technical editing.

4. Assure coordination of the various specification sections that relate to the roofing work.
These may include 02050 (Demolition), Various Deck Specifications, 06100 (Rough Carpentry),
07220 (Roof Insulation), 0751X and 0753X (Roof Membrane Spec), 07600 (Flashing and Sheet
Metal) and 07920 (Sealants).

5. Navy guide specification 07220, Roof Insulation, was originally written for built-up roofing
applications. When used with single ply membrane, careful editing and modification is required
to assure compatibility.

6. Obtain and incorporate current UFC Guide Specifications to the project specifications, as

7. The designer is responsible for proper and complete specification. Specification statements
such as "application in accordance with manufacturer's recommendations" are satisfactory.

1. Occasionally roof repair or replacement work includes items of indeterminate quantity like
embedded nailers requiring replacement, square feet of deck repair, or total area of wet insulation
to be removed for isolated repairs. Such items can be addressed by incorporating unit price
items in the Basis of Bid Statement.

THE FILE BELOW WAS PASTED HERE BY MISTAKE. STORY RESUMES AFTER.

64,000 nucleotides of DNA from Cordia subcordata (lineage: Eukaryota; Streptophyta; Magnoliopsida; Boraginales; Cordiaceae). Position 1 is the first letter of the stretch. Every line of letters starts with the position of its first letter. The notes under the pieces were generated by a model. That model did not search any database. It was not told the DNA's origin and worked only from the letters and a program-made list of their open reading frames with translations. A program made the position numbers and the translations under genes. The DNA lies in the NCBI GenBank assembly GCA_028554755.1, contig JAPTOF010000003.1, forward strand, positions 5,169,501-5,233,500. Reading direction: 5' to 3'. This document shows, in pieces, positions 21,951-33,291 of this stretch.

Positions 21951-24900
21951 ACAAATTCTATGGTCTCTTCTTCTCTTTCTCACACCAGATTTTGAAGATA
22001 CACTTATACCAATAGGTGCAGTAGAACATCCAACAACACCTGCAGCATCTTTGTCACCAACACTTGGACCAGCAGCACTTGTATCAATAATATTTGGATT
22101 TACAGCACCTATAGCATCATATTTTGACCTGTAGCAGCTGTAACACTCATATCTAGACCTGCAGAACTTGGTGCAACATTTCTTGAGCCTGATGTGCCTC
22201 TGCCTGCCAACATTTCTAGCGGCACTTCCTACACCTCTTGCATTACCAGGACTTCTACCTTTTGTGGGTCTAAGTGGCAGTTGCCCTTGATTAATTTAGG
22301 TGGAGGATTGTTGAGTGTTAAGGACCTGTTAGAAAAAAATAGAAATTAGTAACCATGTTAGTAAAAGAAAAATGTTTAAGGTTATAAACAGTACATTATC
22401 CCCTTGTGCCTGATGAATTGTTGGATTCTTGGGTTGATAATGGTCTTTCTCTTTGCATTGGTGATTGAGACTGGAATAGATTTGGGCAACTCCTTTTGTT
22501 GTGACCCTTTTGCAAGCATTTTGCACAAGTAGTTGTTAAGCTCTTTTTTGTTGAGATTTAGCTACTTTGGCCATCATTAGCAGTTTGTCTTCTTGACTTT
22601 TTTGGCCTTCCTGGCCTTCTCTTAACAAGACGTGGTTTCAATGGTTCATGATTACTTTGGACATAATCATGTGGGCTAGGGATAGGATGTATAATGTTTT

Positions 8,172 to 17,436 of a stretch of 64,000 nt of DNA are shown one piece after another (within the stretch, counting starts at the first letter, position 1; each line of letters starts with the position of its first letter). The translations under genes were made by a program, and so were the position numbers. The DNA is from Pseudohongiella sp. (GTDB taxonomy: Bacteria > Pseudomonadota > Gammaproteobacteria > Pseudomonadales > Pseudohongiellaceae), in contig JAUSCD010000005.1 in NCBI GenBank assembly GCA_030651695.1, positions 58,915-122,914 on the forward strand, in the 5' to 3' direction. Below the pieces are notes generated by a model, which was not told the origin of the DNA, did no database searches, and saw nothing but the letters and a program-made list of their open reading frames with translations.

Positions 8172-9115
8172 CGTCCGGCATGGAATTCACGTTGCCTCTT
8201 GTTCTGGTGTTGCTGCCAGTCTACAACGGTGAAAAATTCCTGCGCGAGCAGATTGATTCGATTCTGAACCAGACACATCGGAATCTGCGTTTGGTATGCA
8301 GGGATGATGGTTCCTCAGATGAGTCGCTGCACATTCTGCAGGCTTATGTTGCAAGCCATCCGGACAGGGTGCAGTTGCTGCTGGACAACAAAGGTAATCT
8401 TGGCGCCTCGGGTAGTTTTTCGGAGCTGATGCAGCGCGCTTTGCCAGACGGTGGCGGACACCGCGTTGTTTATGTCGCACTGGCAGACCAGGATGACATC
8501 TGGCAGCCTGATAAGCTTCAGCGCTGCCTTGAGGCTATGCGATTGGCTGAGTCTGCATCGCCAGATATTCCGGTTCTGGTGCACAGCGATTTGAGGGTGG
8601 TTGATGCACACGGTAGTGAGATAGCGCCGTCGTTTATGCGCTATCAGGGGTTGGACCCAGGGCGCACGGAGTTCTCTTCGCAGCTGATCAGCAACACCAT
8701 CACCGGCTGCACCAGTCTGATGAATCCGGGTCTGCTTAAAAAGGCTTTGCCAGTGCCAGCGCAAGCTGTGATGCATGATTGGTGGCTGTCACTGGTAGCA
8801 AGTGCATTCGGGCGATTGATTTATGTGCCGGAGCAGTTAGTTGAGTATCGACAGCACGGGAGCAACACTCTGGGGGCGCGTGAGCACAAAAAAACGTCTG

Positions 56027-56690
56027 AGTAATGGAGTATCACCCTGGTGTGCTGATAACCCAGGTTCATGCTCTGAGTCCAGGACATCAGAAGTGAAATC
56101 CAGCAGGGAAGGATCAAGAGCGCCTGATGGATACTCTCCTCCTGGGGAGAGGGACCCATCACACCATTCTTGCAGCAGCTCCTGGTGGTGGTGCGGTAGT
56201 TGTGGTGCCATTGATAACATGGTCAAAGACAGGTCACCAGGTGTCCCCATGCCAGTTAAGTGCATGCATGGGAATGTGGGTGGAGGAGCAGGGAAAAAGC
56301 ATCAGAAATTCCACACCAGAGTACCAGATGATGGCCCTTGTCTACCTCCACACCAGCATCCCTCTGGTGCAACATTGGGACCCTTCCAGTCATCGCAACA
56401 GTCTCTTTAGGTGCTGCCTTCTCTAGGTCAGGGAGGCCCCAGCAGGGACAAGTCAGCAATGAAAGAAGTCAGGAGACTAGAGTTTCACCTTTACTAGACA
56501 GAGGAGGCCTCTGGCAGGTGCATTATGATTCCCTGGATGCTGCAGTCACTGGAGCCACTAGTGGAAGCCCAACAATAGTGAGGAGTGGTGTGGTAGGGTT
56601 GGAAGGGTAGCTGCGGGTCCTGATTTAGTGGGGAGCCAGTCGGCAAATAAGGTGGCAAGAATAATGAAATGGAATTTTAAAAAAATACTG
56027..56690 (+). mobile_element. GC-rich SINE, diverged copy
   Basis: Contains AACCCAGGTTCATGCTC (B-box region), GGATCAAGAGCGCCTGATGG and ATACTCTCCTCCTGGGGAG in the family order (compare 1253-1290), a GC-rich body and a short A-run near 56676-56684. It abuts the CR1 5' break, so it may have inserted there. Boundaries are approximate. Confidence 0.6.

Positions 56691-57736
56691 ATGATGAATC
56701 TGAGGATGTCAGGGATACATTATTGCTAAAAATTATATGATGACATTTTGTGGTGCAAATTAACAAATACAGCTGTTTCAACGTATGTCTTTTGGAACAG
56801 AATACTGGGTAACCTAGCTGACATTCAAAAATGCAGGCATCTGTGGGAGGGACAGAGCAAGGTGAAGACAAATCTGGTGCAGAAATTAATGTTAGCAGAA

2. Roof repair contracts involving various types of repairs on one or multiple buildings can be
developed in which the specification addresses the various types of repairs required and a unit
price basis of bid schedule for each type of repair is used work. Plans indicate general areas of
work and general working details are provided. The unit price schedule provides a basis for
negotiating any changes in quantities necessary. However, careful estimating of quantities to be
included in the unit price schedule, based on observed field conditions, is critical to effective
utilization of such a contract. Prior to preparing such contract documents, Base Public Works
and ROICC personnel shall be contacted regarding administration of the construction work and
the means/responsibility for tracking quantities of work in place. Such contracts shall not be
prepared without Base approval and notification to ROICC of any involvement that may be

Description: This is an example of roof repair. This document is useful in conducting a study on roof repair.